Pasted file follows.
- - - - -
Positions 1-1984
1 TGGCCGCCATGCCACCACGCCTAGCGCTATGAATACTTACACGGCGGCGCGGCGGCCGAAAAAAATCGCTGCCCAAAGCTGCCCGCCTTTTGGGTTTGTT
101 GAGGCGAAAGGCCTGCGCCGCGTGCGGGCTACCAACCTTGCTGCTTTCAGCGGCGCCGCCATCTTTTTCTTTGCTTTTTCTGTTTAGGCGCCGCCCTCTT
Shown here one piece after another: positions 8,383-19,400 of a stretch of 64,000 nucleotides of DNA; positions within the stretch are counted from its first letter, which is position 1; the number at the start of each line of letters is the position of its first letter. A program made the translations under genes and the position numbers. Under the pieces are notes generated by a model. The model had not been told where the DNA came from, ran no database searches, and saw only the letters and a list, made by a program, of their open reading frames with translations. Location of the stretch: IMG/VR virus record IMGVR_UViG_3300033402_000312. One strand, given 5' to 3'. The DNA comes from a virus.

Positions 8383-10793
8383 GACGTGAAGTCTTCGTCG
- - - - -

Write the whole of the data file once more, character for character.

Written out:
Positions 1-1984
1 TGGCCGCCATGCCACCACGCCTAGCGCTATGAATACTTACACGGCGGCGCGGCGGCCGAAAAAAATCGCTGCCCAAAGCTGCCCGCCTTTTGGGTTTGTT
101 GAGGCGAAAGGCCTGCGCCGCGTGCGGGCTACCAACCTTGCTGCTTTCAGCGGCGCCGCCATCTTTTTCTTTGCTTTTTCTGTTTAGGCGCCGCCCTCTT
Shown here one piece after another: positions 8,383-19,400 of a stretch of 64,000 nucleotides of DNA; positions within the stretch are counted from its first letter, which is position 1; the number at the start of each line of letters is the position of its first letter. A program made the translations under genes and the position numbers. Under the pieces are notes generated by a model. The model had not been told where the DNA came from, ran no database searches, and saw only the letters and a list, made by a program, of their open reading frames with translations. Location of the stretch: IMG/VR virus record IMGVR_UViG_3300033402_000312. One strand, given 5' to 3'. The DNA comes from a virus.

Positions 8383-10793
8383 GACGTGAAGTCTTCGTCG